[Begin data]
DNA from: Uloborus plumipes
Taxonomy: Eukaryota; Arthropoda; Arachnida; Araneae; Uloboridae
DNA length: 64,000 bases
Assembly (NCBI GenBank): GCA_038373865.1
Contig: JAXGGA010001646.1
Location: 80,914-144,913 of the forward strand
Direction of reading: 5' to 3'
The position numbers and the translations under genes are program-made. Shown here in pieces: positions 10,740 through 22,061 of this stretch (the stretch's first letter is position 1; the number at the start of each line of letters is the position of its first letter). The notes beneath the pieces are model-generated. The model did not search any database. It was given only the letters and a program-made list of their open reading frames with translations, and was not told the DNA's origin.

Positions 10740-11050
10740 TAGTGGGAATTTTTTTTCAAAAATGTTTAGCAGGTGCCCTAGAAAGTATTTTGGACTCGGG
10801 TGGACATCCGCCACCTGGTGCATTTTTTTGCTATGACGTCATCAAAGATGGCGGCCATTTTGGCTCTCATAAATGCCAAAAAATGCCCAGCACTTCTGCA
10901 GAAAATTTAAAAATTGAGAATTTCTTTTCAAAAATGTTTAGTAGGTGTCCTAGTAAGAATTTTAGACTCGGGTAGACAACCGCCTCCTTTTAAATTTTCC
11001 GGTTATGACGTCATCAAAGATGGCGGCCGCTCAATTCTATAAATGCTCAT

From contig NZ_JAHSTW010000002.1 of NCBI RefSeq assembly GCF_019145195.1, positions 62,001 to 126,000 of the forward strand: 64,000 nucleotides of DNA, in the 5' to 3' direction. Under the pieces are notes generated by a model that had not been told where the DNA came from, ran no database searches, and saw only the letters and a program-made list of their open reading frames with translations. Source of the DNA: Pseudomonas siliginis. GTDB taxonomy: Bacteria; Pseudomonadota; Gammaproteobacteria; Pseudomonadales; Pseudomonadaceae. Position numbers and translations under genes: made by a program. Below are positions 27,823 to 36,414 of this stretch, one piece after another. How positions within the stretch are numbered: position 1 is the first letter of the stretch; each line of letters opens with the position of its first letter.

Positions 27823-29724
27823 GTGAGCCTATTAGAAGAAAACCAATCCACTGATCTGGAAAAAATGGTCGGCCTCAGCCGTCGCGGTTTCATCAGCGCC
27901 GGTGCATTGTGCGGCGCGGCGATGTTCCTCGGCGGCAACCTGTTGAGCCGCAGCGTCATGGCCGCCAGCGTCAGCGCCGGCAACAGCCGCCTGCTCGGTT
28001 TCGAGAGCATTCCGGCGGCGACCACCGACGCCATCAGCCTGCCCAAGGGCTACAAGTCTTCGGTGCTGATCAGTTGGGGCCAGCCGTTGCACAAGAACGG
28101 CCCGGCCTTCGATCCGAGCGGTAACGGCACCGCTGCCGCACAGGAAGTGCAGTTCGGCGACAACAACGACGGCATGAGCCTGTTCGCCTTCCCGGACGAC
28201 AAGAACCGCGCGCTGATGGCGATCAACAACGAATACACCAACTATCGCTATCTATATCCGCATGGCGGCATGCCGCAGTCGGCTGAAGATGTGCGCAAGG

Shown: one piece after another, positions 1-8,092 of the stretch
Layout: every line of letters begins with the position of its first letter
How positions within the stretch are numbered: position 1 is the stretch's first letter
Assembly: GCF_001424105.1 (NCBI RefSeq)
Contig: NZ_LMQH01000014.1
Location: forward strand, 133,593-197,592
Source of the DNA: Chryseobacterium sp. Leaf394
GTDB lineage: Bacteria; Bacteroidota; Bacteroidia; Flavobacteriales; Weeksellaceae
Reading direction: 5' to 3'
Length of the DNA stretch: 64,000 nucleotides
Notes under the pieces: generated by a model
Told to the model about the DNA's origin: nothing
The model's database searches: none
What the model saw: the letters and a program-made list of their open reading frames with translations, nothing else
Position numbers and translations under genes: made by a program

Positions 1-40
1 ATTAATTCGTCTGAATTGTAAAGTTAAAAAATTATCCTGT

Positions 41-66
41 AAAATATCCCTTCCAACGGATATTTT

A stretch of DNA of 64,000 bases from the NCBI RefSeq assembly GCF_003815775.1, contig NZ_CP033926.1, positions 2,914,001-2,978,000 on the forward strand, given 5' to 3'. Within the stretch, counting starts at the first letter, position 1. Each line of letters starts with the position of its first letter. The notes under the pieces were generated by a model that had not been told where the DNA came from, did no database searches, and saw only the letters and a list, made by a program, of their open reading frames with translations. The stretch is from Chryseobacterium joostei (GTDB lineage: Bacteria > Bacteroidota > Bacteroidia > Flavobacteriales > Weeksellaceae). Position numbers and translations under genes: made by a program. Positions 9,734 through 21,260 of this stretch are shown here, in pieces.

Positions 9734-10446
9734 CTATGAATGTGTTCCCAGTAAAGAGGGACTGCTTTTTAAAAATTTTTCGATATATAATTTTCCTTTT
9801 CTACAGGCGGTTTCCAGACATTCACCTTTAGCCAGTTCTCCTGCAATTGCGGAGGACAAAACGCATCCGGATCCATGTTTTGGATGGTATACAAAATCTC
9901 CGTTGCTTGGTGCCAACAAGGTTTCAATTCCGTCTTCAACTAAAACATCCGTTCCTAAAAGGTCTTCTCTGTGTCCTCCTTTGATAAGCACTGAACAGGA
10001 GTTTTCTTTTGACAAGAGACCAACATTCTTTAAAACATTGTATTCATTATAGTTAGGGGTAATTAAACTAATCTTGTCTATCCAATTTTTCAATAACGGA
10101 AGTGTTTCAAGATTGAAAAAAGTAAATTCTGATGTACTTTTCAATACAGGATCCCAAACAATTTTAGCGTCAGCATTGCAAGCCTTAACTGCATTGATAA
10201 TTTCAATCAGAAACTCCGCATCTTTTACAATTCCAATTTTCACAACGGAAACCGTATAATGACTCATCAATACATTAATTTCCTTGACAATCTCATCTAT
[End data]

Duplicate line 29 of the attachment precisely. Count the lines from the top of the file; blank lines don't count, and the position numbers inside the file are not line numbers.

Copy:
Reading direction: 5' to 3'